Routine Support to Parents and Stressors in Everyday Domains: Associations with Negative Affect and Cortisol

Jyoti Savla, Steven H. Zarit, David Almeida

Research output: Contribution to journalArticle

1 Citation (Scopus)

Abstract

Objectives Adult children are involved a myriad of roles including providing routine (non-caregiving) support to a parent. Yet we know little about whether providing routine support to a parent is stressful and whether it has any associations with stressors in other life domains. Methods We use daily diary data (N = 127; Study Days = 424) from the National Study of Daily Experiences to determine whether providing routine support to an older parent is associated with higher negative affect and salivary cortisol. Results Results confirm that providing routine support and experiencing stressors at work were independently associated with negative affect and greater cortisol output. Stress reactions were not amplified, however, on days when adult children concurrently provided support to a parent and reported work stressors. Cutting back usual activities at work or home elevated negative affect but were not associated with an upsurge of cortisol production. Discussion Findings lend support to the caregiving career framework for understanding even casual routine assistance provided to a parent.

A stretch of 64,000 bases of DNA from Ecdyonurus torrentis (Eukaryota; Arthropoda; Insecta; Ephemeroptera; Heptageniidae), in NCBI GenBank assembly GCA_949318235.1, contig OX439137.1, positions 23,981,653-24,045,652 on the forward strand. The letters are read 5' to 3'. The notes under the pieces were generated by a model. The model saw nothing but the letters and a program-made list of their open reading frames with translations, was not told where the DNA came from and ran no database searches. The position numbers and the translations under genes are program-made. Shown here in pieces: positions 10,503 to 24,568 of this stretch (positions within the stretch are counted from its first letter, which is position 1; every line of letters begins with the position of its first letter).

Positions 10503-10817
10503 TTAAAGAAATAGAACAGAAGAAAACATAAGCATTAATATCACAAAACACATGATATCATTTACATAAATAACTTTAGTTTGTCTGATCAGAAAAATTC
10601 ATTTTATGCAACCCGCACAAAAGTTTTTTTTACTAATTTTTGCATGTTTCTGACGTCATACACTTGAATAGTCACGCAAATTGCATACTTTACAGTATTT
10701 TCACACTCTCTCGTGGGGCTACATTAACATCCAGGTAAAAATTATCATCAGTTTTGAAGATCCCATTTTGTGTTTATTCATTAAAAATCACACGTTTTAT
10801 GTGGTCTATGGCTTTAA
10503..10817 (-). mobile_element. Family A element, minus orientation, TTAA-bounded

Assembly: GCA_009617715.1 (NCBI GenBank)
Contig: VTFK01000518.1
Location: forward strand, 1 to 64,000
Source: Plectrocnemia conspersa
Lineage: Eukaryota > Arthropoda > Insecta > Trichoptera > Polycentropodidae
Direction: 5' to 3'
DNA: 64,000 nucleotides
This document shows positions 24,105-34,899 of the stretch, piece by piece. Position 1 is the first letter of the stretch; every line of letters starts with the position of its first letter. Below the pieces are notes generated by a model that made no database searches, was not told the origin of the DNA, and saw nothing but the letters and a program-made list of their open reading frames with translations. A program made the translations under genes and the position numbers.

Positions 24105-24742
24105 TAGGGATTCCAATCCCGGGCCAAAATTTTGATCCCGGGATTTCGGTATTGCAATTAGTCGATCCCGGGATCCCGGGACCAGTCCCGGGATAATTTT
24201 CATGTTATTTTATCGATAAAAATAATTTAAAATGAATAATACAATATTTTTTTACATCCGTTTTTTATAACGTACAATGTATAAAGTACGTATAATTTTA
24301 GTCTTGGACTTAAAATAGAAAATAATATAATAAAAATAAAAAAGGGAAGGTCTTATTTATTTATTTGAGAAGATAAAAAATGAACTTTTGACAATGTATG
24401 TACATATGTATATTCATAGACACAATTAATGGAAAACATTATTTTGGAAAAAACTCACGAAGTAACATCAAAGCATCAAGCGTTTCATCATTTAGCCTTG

Original languageEnglish (US)
Pages (from-to)437-446
Number of pages10
JournalJournals of Gerontology - Series B Psychological Sciences and Social Sciences
Volume73
Issue number3
DOIs
StatePublished - Mar 2 2018

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Hydrocortisone
parents
Parents
Adult Children
caregiving
assistance
career
experience

All Science Journal Classification (ASJC) codes

  • Health(social science)
  • Social Psychology
  • Clinical Psychology
  • Sociology and Political Science
  • Gerontology
  • Geriatrics and Gerontology
  • Life-span and Life-course Studies

Cite this

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